Bambi’s class now, like the older children’s classes in his school, does learning log homework and has been since the start of this year. If you’re like me you may well be saying “What is a learning log?” and “Is it a good idea for homework?”.
In short the answer to the latter is yes and no. I’m guessing for those who came across this post, while trying to find out what their child’s homework is all about and if it is a good technique for teachers to use, my answer of yes and no is maybe a teensy bit annoying. Sorry. I will however explain to the best of my knowledge about this homework technique and why it is good and bad, though to be honest it is mainly good.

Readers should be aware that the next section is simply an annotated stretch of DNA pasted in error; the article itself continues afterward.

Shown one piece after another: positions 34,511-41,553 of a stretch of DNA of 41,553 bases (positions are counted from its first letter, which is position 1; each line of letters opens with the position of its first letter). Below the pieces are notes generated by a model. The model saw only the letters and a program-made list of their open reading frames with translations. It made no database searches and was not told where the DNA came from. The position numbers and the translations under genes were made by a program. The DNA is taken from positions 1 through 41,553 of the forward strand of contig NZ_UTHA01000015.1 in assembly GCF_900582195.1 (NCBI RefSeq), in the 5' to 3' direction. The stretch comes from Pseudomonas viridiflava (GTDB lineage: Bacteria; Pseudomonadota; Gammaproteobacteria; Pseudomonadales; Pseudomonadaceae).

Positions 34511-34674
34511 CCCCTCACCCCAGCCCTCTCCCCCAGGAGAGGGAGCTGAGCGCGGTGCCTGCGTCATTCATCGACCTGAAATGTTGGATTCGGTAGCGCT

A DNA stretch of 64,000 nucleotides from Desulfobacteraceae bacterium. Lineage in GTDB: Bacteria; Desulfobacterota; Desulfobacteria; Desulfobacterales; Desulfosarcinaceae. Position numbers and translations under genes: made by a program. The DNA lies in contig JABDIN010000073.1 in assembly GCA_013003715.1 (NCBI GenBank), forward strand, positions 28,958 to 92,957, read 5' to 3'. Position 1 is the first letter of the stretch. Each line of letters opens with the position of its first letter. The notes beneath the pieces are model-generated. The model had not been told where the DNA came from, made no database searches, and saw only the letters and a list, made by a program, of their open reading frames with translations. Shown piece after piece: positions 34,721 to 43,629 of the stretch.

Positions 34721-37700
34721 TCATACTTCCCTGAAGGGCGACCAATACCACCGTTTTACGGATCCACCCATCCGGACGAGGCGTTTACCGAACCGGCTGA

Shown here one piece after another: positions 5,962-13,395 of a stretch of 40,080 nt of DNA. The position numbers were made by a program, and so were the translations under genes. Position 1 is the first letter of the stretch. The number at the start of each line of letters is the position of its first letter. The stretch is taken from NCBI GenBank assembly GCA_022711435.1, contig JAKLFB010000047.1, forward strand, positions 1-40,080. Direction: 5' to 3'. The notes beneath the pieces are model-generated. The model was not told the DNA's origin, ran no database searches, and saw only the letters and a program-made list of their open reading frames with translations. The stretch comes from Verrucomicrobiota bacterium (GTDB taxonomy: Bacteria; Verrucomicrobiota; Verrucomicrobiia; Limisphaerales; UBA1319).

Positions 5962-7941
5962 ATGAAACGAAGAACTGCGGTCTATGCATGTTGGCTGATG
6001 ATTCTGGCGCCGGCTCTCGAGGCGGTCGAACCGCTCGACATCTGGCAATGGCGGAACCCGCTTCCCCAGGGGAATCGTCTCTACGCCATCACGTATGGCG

Rather than assign a task and specify the ins and outs of how it is to be complete with a one-size-fits-all attitude, learning logs allow individuality and to accommodate different learning styles, abilities and levels. For example, one consistent feature of Bambi’s learning log homework is English. The teacher has a print-out of some of the common words they have been learning to spell and write that week or phonetic sounds, and encourages the children to learn them at home, and make at least one copy of each of the words or some words that contain the phonetic sound. Now they could simply write them out in their black pencil and have ‘done’ their homework, but the teacher also lists some other ideas they could do and encourages the parents and children to also come up with ideas and then use them in the learning log. For the example of the English common words, she suggests things like writing the words in coloured pencils, maybe a different colour for each word, or use cut-outs from magazines etc to spell the words (note: every time I read that when doing Bambi’s homework with him, I can’t help but have the mental image of mini hostages showing their ransom notes to their teacher). Bambi has been struggling a bit with writing the words as his hands get very tired and he lacks some co-ordination/ fine motor skills (thankfully this was picked up early when he started school and he was taken out of class, along with a few others who were struggling, a couple of times a week for some work on their fine motor skills). With Bambi struggling to write and seeing the way he was beginning to resent homework I came up with some creative ways for him to do homework. I suggest something to Bambi and if he wants to do fine, if not it’s okay, after all this is his learning log and he can do as little to meet the requirements that week or as much as he wants. (That is one of the good and bad things about learning logs – doing a little or a lot. If a child does the best he can but it is just a little that’s great but if he does a little to just meet the requirements of the task but has the capability to do more but just can’t be bothered then that’s where the bad part of this style of homework comes in.)